Australia 1855 – 1917
The Pool of London
oil on wood panel
signed and dated 'F McCubbin' lower left
25.0 (h) x 35.8 (w) cm
National Gallery of Victoria, Melbourne purchased with the assistance of a special grant from the Government of Victoria, 1979
It is tempting to speculate that this work was painted after McCubbin’s brief visit to Paris in early August 1907, where he admired the works of the Impressionists Monet, Manet and Sisley in the Musée du Luxembourg. Certainly, in the high-key colour and watery subject matter of The Pool of London, McCubbin comes closest to the work of Monet than at any other time.
Painted en plein air in one sitting, the great expanse of sky and water dominate the work, and McCubbin’s long ship voyage from Australia to England must have sharpened his perception of these phenomena. We know that he undertook a few quick sketches en route, including The blue Mediterranean (cat 5), although he wrote that it was impossible to paint on board. Water had never before featured so prominently in his work, nor had he ever painted it so convincingly. In The Pool of London McCubbin depicts the sparkling, reflective, appearance of light on water, using horizontal dashes of contrasting colour in a manner very similar to Monet’s treatment of the same subject. However, the light-filled clouds and hazy sky recall Turner’s paintings.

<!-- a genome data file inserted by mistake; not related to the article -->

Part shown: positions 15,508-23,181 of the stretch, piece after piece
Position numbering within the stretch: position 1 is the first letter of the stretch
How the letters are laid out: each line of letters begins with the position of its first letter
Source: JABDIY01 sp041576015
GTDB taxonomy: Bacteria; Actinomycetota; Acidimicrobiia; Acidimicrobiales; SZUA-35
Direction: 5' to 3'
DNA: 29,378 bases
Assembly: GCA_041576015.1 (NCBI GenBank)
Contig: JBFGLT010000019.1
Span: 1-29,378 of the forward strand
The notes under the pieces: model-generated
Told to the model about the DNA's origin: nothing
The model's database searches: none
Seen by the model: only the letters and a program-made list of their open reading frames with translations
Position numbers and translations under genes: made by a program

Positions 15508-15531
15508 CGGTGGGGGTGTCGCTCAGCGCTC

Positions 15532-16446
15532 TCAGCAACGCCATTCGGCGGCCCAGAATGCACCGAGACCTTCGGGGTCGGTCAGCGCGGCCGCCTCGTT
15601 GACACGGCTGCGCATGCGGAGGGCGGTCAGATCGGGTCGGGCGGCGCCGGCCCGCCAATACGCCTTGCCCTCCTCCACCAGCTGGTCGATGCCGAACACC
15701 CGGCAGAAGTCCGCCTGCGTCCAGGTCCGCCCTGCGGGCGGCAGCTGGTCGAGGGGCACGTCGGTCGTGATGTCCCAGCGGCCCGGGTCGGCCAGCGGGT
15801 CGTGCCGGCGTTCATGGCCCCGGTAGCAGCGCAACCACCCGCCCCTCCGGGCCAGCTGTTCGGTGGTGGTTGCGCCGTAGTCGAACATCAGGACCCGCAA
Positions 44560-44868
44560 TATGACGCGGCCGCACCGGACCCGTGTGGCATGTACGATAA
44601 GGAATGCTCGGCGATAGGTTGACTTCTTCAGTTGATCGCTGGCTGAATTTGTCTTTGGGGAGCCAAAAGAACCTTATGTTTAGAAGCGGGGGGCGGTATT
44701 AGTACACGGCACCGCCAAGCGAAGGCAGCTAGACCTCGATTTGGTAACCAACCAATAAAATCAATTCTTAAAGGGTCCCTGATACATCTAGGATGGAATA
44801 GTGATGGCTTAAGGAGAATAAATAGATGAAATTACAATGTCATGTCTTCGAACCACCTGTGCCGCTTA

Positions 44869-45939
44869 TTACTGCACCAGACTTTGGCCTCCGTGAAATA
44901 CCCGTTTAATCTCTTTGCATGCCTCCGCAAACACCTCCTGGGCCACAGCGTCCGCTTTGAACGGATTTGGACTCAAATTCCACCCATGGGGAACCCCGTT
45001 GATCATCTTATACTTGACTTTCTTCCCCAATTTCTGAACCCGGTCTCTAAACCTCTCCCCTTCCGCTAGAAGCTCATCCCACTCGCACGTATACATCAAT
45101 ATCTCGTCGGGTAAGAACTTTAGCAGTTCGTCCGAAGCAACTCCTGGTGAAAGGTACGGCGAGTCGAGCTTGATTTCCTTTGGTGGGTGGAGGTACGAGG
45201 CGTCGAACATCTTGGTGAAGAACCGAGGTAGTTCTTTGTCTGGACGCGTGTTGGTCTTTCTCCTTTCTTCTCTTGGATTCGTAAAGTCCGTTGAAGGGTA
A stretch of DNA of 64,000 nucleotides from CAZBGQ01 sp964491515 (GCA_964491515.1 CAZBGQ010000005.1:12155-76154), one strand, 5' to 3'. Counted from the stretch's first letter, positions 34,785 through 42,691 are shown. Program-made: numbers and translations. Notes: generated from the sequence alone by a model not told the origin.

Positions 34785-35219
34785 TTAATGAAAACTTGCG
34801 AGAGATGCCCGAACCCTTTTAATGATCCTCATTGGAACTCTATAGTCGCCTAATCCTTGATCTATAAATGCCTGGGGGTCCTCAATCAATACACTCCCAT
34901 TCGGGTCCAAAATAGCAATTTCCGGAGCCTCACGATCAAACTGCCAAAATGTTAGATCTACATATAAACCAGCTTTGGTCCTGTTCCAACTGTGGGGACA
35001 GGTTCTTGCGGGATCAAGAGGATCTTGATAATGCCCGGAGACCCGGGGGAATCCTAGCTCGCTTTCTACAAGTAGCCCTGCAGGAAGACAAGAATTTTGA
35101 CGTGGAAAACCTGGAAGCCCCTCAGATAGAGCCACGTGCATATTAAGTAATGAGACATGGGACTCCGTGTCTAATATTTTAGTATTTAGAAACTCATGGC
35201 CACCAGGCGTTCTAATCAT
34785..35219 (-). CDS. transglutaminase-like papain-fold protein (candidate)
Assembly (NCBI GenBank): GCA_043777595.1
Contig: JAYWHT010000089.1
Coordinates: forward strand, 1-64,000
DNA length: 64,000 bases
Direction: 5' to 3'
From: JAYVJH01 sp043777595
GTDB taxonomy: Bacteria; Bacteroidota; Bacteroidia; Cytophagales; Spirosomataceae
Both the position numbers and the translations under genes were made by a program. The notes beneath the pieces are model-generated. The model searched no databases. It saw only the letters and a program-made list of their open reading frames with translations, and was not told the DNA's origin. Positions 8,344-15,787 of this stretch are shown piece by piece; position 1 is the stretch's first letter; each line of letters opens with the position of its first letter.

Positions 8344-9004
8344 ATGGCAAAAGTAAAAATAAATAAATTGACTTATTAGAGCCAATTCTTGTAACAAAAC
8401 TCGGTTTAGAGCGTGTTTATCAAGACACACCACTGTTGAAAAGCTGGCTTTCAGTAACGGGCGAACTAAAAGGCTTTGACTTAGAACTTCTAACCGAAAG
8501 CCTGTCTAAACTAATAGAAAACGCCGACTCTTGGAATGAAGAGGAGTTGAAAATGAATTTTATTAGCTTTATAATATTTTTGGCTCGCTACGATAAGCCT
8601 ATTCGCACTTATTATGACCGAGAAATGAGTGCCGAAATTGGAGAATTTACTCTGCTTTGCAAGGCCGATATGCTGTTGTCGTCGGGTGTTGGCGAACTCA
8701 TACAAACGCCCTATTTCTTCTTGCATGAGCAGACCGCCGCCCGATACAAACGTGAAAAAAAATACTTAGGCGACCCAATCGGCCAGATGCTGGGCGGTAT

Coincidentally, in 1870–71 the young Monet, accompanied by Pissarro, visited London—where they admired Turner’s late works on display in the National Gallery. Monet also painted several views of the Thames, including The Pool of London 1871 (Cardiff) and Boats on the Thames, London 1871 (private collection).